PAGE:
Between stigma and taboos: the sorrows of being a menstruator in China
The idea for this article came to me after having a bizarre experience purchasing pads online. I bought them from a convenience store on the multi-purpose app 美团 Meituan, together with another period essential: chocolate. However, when I received my delivery, the pads were packaged in a separate plastic bag, which was black, in contrast to the semi-transparent bag used for the chocolate. Besides the wasteful aspect of delivering two plastic bags for a purchase of two items only, the “special packaging” made me think about the length a society would go to to prevent anyone (especially males, as delivery workers in China are mostly men) from acknowledging the existence of a totally normal bodily function—periods.
Stay away from cold drinks? Stay away from Auntie’s period advice instead!
Most Chinese traditional belief systems have taken into account the realm of gender and sexuality, and with that, periods. Blood is a very powerful element in Chinese tradition, but when flowing out of the body, it is associated with danger and considered not only impure but also dangerous and polluting.1 Song dynasty doctors analyzed periods through the lens of yin/yang and hot/cold,2 and this is why part of the advice given to menstruators revolves around “avoiding cold food and beverages.” Finally, the traditional association between menstrual blood and the sexual act of reproduction further ostracizes periods to the realm of the shameful and undisclosable.
More research around period-related knowledge in Chinese Traditional Medicine is needed, but, against Western scientific medicine, some of it appears to be useless or even potentially harmful.3 For instance, the belief that one should not bathe or brush their teeth often during periods is clearly anti-hygienic, whereas the belief that menstruator’s clothes should be washed separately from other family members during periods, or they should avoid going to temples or participating in other social activities can lead to self-shaming and emotional distress.
Tainted femininity: periods, language, and communication
When studying period culture in contemporary China, researcher Meng Jiang identified communication as one of the major struggles for menstruators. Due to a systematic lack of sexual education in both the private (family) and the public (schools) realm, various studies recount traumatic experiences of participants during their first period. from teachers scolding middle school students for bringing up the problem in class instead of discussing it with their parents to feelings of anxiety and terror due to the utter lack of knowledge about menstrual blood. 4
Even after years of menstruating, talking about periods is far from being easy in China. The proper term for menstruation, 月经 yuejing, is rarely used, as many consider it “inappropriate and embarrassing.”5 Instead, expressions such as 大姨妈 da yima (literally meaning “aunt”) or even explicitly pejorative ones like 不方便 bu fangbian “inconvenience” and 倒霉 daomei “bad luck” are commonly used by males and females alike. Language matters, and the fact resorting to euphemism is the norm shows the stigma around periods is strong.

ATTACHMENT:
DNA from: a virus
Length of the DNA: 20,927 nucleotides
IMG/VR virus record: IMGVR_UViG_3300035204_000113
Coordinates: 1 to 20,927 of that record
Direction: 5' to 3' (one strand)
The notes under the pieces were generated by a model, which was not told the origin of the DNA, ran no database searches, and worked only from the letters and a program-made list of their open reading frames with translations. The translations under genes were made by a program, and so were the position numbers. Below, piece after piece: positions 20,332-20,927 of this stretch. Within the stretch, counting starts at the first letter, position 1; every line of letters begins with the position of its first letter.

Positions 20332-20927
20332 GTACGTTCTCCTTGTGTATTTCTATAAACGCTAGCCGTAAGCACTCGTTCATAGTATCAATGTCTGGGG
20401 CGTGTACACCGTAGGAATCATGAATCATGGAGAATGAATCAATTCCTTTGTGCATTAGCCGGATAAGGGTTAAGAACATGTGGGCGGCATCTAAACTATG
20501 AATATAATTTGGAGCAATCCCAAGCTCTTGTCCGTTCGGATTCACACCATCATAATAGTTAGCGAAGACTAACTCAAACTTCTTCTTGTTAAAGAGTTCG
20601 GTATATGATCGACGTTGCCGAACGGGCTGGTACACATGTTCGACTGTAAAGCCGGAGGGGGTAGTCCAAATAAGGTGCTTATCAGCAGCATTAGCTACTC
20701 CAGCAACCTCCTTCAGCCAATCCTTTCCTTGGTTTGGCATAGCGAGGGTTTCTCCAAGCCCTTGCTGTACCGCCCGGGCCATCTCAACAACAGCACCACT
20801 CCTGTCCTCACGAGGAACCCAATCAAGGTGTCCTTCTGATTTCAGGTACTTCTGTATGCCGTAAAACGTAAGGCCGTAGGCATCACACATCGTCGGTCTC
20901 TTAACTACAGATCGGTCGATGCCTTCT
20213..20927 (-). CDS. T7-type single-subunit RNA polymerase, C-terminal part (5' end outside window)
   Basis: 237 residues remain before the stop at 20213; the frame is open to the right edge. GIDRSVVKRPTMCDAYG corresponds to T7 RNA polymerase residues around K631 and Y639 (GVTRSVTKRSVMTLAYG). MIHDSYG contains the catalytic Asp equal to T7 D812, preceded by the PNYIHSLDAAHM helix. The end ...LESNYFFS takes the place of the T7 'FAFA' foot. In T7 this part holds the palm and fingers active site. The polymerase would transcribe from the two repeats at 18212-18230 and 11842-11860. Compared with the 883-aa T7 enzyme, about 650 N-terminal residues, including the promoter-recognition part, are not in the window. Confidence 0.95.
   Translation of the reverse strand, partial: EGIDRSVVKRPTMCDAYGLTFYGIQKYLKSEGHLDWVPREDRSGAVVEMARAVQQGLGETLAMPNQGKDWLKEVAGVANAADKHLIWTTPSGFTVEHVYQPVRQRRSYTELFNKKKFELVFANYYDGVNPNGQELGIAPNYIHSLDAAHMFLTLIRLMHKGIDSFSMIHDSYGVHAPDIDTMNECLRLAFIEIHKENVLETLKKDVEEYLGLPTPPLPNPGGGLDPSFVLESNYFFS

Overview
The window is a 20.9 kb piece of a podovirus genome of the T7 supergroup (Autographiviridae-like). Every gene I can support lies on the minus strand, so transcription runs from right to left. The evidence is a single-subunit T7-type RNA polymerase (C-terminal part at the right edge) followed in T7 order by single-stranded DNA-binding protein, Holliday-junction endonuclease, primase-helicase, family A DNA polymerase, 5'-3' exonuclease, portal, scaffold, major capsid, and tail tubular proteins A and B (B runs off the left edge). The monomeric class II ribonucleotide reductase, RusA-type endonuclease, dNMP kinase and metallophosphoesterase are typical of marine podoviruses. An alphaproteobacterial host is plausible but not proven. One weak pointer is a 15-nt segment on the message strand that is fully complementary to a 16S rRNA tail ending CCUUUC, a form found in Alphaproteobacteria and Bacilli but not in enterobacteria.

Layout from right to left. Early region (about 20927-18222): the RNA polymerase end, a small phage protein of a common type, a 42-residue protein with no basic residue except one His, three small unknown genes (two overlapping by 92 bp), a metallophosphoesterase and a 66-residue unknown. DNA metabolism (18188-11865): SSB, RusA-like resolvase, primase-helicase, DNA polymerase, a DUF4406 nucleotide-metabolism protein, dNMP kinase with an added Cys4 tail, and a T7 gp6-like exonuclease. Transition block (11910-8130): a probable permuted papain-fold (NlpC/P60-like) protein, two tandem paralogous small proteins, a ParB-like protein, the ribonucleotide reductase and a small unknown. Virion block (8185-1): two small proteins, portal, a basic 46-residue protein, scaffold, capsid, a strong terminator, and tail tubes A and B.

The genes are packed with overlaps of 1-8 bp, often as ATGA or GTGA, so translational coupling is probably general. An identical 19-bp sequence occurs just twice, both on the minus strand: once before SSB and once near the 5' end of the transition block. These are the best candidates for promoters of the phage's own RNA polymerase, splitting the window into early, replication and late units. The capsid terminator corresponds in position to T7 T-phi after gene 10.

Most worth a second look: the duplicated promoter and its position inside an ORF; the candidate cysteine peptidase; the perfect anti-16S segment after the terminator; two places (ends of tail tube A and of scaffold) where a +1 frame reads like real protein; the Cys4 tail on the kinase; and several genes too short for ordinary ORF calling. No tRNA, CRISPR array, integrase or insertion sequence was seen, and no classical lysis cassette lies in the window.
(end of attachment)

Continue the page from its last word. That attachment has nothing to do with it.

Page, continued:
Tampons, pads, and virginity
Following Olympic Chinese swimmer Fu Yuanhui’s declaration of a poor performance due to period symptoms in 2016, the world started paying attention to period culture in China.6 Besides the questionable ban on period product advertisements during mealtime and primetime, a remarkable difference between Western and Chinese period product market is Chinese consumers’ overwhelming preference for pads over tampons.7 The reason behind it is simple: the fear tampons will break your hymen, and your virginity would be lost. Although sexual intercourse before marriage is now a widespread reality in most of urban China, there is still a strong preference for virgin women when it comes to marriage.8
There has been an uptick in tampon sales over the past few years, especially in developed areas, but they are still hard to come by and generally stocked only in higher-end shops or foreign megamarkets.9
The stigma associated with periods and the struggles in talking about them, as well as lack of knowledge around period products and care have a common root, but also a common cure: better and universally accessible sex education, paired with a healthier and open dialogue around sex and reproduction.
References / To go further
Cordia Ming-Yeuk Chu, "Menstrual beliefs and practices of Chinese women," Journal of the Folklore Institute 17, no, 1 (1980): 38-55.
Meng Jiang, “Bodies of Civility: Exploring Menstrual Experiences of Women in Beijing, China” (Master diss., Columbia University, 2019).
Chu, "Menstrual,” 38-55. Joanna H. Raven et al., "Traditional beliefs and practices in the postpartum period in Fujian Province, China: a qualitative study," BMC pregnancy and childbirth 7, no. 1 (2007): 1-11.
Yu-Ting Chang, and Lin Mei-Ling, "Menarche and menstruation through the eyes of pubescent students in eastern Taiwan: implications in sociocultural influence and gender differences issues," Journal of Nursing Research 21, no. 1 (2013): 10-18., Jiang, “Bodies of Civilty.”
Jiang, “Bodies of Civilty.”
Yuan Ren, “Why Chinese women don’t use tampons,” The Guardian, August 27, 2016, https://www.theguardian.com/lifeandstyle/womens-blog/2016/aug/27/why-chinese-women-dont-use-tampons.
Yingzhi Yang, "China Made 85 Billion Sanitary Pads Last Year, and Not One Tampon. Here's Why," Los Angeles Times, March 18, 2016, https://www.latimes.com/world/asia/la-fg-china-tampons-20160318-story.html.
李银河, 中国女性的性与爱 (香港牛津大学出版社, 1996).
Yuan, “Why Chinese Women.”